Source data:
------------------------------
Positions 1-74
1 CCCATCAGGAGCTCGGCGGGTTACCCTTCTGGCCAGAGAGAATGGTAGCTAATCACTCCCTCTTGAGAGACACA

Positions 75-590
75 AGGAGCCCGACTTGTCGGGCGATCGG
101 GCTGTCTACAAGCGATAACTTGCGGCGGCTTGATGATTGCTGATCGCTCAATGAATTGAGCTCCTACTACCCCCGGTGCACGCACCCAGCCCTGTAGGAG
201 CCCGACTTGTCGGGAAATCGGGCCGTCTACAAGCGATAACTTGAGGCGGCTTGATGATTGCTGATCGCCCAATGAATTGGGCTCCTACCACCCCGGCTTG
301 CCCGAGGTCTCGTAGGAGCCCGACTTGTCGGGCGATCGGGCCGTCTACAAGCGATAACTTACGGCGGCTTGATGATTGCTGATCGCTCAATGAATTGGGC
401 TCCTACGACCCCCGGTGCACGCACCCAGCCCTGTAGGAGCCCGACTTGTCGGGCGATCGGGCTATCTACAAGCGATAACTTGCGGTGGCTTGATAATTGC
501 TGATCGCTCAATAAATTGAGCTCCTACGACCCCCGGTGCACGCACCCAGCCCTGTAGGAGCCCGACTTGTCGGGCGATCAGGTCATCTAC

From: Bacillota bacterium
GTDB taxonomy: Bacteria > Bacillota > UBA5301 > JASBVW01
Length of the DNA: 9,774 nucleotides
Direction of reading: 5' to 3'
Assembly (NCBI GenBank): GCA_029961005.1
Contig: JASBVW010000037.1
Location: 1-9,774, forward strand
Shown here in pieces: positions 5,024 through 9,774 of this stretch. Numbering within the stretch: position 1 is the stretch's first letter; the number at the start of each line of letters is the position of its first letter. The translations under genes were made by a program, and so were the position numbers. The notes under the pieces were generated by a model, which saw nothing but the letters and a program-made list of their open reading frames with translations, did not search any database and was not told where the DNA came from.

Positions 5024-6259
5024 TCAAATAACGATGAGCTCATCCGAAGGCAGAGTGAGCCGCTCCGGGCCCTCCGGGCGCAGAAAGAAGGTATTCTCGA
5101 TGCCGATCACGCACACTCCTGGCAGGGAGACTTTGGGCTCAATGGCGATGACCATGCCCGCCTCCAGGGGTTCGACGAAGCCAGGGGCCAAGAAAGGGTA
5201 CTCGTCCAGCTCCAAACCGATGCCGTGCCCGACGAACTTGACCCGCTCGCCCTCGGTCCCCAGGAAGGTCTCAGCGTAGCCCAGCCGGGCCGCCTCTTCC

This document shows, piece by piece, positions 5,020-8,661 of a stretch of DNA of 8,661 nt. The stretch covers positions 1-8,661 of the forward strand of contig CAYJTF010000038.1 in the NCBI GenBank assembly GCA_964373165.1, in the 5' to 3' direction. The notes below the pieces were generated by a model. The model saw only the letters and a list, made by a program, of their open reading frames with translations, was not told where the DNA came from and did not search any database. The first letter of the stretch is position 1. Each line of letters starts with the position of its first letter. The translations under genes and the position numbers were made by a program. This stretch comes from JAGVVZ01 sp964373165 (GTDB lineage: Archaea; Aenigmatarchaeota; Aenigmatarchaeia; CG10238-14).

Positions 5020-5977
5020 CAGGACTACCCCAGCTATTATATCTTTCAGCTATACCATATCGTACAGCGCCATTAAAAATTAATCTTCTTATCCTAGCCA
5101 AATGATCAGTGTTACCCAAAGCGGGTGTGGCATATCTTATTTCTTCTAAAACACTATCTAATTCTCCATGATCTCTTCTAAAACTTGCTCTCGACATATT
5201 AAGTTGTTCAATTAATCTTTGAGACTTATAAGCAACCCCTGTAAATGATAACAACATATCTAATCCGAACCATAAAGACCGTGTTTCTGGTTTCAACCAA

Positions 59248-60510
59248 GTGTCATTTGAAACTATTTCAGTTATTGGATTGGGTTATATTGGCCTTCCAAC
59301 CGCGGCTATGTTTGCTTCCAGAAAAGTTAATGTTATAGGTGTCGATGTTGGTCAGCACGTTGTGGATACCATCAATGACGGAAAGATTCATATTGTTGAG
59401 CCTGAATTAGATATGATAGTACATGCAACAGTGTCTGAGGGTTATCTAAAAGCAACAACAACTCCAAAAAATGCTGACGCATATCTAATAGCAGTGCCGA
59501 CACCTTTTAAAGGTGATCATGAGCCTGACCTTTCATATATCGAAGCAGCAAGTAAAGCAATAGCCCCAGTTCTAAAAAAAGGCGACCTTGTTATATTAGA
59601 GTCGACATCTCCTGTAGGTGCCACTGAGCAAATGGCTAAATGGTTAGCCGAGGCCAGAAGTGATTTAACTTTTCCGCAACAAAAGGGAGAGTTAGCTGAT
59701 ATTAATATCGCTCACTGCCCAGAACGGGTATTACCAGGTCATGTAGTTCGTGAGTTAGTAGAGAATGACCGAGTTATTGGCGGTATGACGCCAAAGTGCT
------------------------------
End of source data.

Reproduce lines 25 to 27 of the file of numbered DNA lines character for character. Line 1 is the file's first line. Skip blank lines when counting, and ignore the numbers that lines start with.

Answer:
5101 AATGATCAGTGTTACCCAAAGCGGGTGTGGCATATCTTATTTCTTCTAAAACACTATCTAATTCTCCATGATCTCTTCTAAAACTTGCTCTCGACATATT
5201 AAGTTGTTCAATTAATCTTTGAGACTTATAAGCAACCCCTGTAAATGATAACAACATATCTAATCCGAACCATAAAGACCGTGTTTCTGGTTTCAACCAA

Positions 59248-60510